Sunday, April 3, 2016

Paranoid? Compartmentalize.


If you don’t know how to get some place, it is useful to know where you are. To be a successful investor over time, it is wise to guess whether you are early or late and which cycle are you playing.

Various commentators have described the current market in terms of “risk on.” The preponderance of those who are active participants are accepting more market risk as indicated through their buy orders.  There is substantial data to broadly support this view. While the popular stock market indices have been rising on relatively light reported volume, elements of both the bond markets and the commodity markets are showing significant strength. Non-energy related commodity prices are now showing mid single digit gains on a year to date basis which is also being translated into gains for many emerging market stocks. Commodities and emerging market stocks are normally viewed as more risky than general stock markets.

If one believes that in today’s environment institutional traders of all sorts see investing in high quality bonds in some form of a “carry trade” is another way to play a “risk on” game. In the past week an usually large amount of money has been invested through mutual funds and more significantly ETFs in high grade fixed income pools. This was not the case in high yield, lower quality securities as can be seen in the changes in their weekly yields. According to Barron’s, an index of high quality bond yields dropped to 3.42% from 3.58% the week before as distinct from intermediate quality bond yields slightly rising to 5.12% from 5.10%. The magazine believes the ratio between the best bond yields and the intermediate bonds is a good predictor of future stock market progress. This week the ratio was 66.8 vs. 70.2 last week and 75 a year before. Most of the time this confidence index moves less than one percentage point per week. A move of 3.4 is a dramatic indication of surging demand pushing high quality yields lower. A symptom of taking on more risk for investors is that Ireland can sell a century bond that follows a similar Mexican 100 year bond.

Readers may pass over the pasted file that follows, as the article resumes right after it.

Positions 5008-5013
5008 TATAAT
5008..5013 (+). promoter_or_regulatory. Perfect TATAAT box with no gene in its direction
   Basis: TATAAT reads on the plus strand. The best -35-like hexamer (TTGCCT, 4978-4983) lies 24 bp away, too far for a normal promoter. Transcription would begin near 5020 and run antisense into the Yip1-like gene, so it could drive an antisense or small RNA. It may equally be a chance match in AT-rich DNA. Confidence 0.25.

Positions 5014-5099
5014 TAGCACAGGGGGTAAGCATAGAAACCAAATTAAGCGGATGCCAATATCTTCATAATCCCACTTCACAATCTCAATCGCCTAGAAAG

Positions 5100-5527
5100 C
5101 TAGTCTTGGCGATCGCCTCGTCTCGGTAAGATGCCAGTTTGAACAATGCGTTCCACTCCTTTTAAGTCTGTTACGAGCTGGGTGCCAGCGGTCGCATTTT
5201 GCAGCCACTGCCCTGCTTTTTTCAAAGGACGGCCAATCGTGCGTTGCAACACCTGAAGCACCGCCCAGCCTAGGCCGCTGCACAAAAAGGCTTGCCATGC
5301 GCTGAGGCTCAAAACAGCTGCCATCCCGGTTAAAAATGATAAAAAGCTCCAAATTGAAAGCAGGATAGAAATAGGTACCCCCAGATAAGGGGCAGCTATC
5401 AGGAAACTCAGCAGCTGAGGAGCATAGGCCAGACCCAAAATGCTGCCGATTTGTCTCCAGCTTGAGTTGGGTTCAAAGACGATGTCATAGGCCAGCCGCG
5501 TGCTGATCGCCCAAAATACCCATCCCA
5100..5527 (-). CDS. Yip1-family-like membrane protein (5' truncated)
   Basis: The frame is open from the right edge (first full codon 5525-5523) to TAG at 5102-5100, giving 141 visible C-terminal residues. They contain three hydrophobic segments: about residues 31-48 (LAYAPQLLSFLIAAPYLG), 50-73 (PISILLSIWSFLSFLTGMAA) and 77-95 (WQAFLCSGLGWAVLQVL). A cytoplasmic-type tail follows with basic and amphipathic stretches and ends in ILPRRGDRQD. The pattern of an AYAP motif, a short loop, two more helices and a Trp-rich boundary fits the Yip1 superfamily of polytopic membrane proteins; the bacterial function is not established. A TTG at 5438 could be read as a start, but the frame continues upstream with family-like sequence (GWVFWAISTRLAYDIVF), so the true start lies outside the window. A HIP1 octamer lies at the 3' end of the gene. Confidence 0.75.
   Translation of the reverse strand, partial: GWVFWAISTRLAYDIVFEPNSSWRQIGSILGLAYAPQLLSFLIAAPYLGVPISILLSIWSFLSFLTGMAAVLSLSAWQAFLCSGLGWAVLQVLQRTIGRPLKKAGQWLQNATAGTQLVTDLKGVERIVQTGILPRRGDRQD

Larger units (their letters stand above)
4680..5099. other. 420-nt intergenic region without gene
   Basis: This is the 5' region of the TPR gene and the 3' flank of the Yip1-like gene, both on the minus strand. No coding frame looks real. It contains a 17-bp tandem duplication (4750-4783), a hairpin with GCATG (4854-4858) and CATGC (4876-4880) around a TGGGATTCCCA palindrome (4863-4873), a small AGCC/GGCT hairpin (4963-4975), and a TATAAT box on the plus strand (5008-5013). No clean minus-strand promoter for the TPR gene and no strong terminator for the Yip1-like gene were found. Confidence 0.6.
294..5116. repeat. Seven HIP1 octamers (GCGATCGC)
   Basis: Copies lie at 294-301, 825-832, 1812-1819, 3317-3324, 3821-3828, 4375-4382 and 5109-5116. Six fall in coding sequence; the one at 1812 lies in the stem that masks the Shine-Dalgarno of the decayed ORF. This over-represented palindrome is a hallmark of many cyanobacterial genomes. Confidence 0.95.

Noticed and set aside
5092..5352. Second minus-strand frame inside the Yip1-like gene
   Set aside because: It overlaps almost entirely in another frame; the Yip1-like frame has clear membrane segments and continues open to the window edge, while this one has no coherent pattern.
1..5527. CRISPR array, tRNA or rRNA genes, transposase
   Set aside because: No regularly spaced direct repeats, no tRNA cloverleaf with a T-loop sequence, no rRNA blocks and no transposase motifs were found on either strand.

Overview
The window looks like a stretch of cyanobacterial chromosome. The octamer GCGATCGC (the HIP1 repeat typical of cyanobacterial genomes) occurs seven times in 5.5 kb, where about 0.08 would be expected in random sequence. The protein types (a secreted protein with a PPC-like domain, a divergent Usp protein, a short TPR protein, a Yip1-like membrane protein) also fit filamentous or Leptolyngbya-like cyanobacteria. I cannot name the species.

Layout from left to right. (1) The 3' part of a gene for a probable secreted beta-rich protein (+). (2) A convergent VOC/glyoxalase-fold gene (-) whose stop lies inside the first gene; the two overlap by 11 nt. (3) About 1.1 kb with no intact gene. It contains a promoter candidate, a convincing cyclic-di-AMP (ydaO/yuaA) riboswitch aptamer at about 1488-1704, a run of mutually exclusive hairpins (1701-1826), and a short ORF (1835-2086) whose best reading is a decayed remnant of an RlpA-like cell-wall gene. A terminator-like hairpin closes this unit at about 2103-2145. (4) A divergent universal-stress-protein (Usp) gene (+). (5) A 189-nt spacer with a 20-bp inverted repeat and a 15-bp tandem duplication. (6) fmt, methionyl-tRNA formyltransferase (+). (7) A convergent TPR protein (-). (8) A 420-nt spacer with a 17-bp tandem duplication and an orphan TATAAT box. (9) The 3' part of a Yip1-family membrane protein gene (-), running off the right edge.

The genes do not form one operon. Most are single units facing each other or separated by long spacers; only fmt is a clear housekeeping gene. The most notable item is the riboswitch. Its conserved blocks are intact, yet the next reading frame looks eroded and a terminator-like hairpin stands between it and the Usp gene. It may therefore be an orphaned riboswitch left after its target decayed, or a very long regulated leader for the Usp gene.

Clearly we have entered a “risk on” stage. The critical question for both the participants and those on the sidelines but with cash to spend is, “Does this move make me early or late?”  I am aware that my old friend Ralph Acampora, who worked with me on the board of the New York Society of Security Analysts, and who is the father of modern market analysis, has told clients that the correction phase is over. He believes that we have started a new market cycle. Thus he is in the camp of analysts who believe the current move is early in the cycle. He may be right as he has a good batting average on market calls.

One of my concerns is that many companies have become much more efficient in their human capital deployment. They have hired slowly and have used both technology and their external supply chains to keep their active employment costs low, particularly now in the face of rising healthcare costs. This works well in a flat to rising economy. This does not work well even in a modestly declining economy.